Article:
Flat sheets are the perfect choice for lots of fabric. However, you can use fitted sheets and cut off the elastic to get a flat piece. Plus, you may be able to reuse the elastic.
I used an old sheet to make a turtle mop.
Just like sheets, tablecloths come in larger sizes than what you can find in a fabric store.
Tablecloths usually come in more decorative prints and styles, and many have gorgeous embellishments.
Another large piece of beautiful fabric for less money is curtain panels. You can buy these new in the stores or get them at thrift stores and garage sales.
Curtains are a great source of material and I used curtain panels to make this beautiful double-sided minky blanket.
You never know who used to have a craft hobby and has a stash of fabric they no longer use!
Ask friends and family if anyone has fabric or clothing they are no longer using. You will probably get more fabric than you know what to do with!
Crafters are an interesting bunch. No one wants to get rid of their fabric stash or craft supplies in case they can use it one day.
However, if there is someone in need of fabric or just learning how to sew, crafters are more than happy to donate their supplies to encourage someone else to learn the skill!
Post a request on Facebook groups or in Facebook Marketplace asking for fabric remnants and sewing supplies.
Sales and Coupons at Fabric Stores
You don’t always have to get second-hand material to save money!
JOANN Fabric always has sales on their items. Just get on their email list and you will never have a lack of coupons!
Usually JOANN has some really great doorbuster deals around some holidays and other sale events. This is where you can find fleece fabric for less than $3 a yard sometimes. That’s cheaper than what I find at thrift stores!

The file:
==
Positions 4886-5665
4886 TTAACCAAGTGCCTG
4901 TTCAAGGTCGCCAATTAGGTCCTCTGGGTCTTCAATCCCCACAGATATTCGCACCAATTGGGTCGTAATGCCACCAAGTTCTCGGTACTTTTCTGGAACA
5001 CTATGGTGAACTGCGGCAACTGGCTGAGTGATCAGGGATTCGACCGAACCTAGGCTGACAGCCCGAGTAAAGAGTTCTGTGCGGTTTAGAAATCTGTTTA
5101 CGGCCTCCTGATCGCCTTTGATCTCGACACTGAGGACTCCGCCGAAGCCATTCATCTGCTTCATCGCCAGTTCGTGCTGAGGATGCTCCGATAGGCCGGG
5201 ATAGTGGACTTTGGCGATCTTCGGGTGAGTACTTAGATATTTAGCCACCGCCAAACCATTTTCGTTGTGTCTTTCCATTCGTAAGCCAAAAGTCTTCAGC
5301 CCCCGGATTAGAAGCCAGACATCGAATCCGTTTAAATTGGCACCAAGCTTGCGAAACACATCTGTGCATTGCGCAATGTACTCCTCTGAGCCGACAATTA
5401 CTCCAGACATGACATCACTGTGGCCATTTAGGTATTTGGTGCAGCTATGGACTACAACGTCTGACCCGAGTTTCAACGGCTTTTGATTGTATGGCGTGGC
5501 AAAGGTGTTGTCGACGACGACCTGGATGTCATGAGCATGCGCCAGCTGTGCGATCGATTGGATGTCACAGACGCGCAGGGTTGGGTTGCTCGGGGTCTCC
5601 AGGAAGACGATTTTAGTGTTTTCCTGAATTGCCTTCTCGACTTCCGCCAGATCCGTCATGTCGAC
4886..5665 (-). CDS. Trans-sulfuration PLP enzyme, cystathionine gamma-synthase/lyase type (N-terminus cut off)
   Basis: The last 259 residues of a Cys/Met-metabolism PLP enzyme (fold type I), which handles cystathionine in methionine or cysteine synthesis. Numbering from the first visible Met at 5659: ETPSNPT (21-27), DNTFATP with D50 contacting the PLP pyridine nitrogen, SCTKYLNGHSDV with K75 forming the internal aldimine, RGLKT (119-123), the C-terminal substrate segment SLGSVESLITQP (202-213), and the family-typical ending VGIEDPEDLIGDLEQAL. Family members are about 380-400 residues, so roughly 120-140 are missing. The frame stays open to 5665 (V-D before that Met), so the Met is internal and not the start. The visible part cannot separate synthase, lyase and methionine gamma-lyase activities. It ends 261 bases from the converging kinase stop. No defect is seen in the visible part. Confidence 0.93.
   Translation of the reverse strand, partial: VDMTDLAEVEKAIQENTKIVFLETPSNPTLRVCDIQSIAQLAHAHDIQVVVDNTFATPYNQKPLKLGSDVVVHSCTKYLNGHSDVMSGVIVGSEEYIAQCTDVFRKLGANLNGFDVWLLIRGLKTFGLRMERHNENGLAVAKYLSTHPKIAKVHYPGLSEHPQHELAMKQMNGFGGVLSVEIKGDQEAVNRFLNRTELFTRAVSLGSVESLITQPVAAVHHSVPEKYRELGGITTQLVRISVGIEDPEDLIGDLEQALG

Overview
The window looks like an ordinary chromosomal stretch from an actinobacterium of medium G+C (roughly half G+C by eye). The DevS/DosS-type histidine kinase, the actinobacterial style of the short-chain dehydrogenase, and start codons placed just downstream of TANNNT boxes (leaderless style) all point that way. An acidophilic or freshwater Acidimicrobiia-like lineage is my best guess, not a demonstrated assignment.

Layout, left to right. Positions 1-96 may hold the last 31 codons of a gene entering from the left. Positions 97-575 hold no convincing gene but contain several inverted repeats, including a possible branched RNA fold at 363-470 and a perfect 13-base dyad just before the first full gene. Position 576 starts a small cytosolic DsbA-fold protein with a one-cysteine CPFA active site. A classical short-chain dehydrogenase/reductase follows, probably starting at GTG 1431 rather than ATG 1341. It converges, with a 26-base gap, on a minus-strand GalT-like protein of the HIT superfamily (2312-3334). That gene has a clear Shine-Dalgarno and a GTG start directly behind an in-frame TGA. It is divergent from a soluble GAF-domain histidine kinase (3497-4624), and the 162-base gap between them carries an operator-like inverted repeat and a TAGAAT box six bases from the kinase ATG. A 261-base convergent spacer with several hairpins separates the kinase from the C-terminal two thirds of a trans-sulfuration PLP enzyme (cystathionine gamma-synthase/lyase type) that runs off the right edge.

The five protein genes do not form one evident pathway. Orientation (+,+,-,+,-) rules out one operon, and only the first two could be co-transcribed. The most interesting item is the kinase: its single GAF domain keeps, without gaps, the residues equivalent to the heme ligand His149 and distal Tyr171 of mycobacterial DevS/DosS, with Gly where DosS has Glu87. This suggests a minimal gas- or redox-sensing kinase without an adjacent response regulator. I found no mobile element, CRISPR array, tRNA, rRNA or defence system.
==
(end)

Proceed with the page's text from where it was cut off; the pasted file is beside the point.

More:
While Hobby Lobby no longer has discount coupons, they do often have great sales, too.
Ikea does sell fabric by the yard, but it can be somewhat expensive.
However, be sure to look in their clearance section for discounted fabric remnants, as well as textiles such as curtains, tablecloths and other linens.
The prices are so cheap at IKEA that you may be able to find a great deal on large fabric yardage by buying the sheets, duvet covers or other home accessories at normal price.
Upholstery Shops, Reupholstery Shops and Curtain Makers
Remnants of upholstery fabric will take up space in the landfill and cost the shop owners a lot of money to dispose of.
These small business may give you fabric remnants for free or charge a fraction of the price of what they would cost at a fabric store.
Many fabric sellers have small remnants of fabrics that they can’t sell so they put together fabric mystery boxes.
Etsy fabric sellers offer great selections on mystery boxes. Here are a few of my favorites:
- FABULACE (different types such as jersey knits or polyester rayon stretch blends)
- FelinusFabrics (scrap packs of fabrics as well as lace and embellishments)
- MoonaFabrics (these fabric scrap bags are sold by the pound)
- FarmStyleFinds (not only do I love the pastel vintage fabrics scraps, but their lace scrap bag is a great deal, too!)
Yes, you can find discounted fabric online. There are plenty of fabric sellers, as well as places like eBay and Craigslist, as well as Temu.
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Want more helpful sewing hacks? Check out our big list of beginner sewing tips!